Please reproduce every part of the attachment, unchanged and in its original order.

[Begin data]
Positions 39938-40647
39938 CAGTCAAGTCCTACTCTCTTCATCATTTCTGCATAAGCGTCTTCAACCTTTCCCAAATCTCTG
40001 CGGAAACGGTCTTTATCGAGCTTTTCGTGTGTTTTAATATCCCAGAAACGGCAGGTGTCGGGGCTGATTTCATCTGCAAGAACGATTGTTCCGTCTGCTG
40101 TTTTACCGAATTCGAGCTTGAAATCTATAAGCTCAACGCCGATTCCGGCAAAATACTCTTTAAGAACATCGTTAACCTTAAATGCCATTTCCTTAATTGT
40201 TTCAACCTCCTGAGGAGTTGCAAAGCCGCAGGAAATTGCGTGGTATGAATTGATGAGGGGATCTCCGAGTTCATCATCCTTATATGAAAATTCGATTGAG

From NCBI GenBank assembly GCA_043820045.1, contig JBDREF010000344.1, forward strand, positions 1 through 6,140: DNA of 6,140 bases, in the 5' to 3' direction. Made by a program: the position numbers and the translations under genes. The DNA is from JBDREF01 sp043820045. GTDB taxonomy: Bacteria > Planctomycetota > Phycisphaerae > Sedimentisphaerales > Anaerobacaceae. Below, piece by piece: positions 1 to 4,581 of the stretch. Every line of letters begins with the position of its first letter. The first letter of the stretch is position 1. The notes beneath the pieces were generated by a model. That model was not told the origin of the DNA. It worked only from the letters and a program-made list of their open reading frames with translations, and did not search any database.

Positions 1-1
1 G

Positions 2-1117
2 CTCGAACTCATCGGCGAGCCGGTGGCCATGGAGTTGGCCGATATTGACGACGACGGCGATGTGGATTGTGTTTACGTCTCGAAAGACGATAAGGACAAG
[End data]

Positions 39938-40647
39938 CAGTCAAGTCCTACTCTCTTCATCATTTCTGCATAAGCGTCTTCAACCTTTCCCAAATCTCTG
40001 CGGAAACGGTCTTTATCGAGCTTTTCGTGTGTTTTAATATCCCAGAAACGGCAGGTGTCGGGGCTGATTTCATCTGCAAGAACGATTGTTCCGTCTGCTG
40101 TTTTACCGAATTCGAGCTTGAAATCTATAAGCTCAACGCCGATTCCGGCAAAATACTCTTTAAGAACATCGTTAACCTTAAATGCCATTTCCTTAATTGT
40201 TTCAACCTCCTGAGGAGTTGCAAAGCCGCAGGAAATTGCGTGGTATGAATTGATGAGGGGATCTCCGAGTTCATCATCCTTATATGAAAATTCGATTGAG

From NCBI GenBank assembly GCA_043820045.1, contig JBDREF010000344.1, forward strand, positions 1 through 6,140: DNA of 6,140 bases, in the 5' to 3' direction. Made by a program: the position numbers and the translations under genes. The DNA is from JBDREF01 sp043820045. GTDB taxonomy: Bacteria > Planctomycetota > Phycisphaerae > Sedimentisphaerales > Anaerobacaceae. Below, piece by piece: positions 1 to 4,581 of the stretch. Every line of letters begins with the position of its first letter. The first letter of the stretch is position 1. The notes beneath the pieces were generated by a model. That model was not told the origin of the DNA. It worked only from the letters and a program-made list of their open reading frames with translations, and did not search any database.

Positions 1-1
1 G

Positions 2-1117
2 CTCGAACTCATCGGCGAGCCGGTGGCCATGGAGTTGGCCGATATTGACGACGACGGCGATGTGGATTGTGTTTACGTCTCGAAAGACGATAAGGACAAG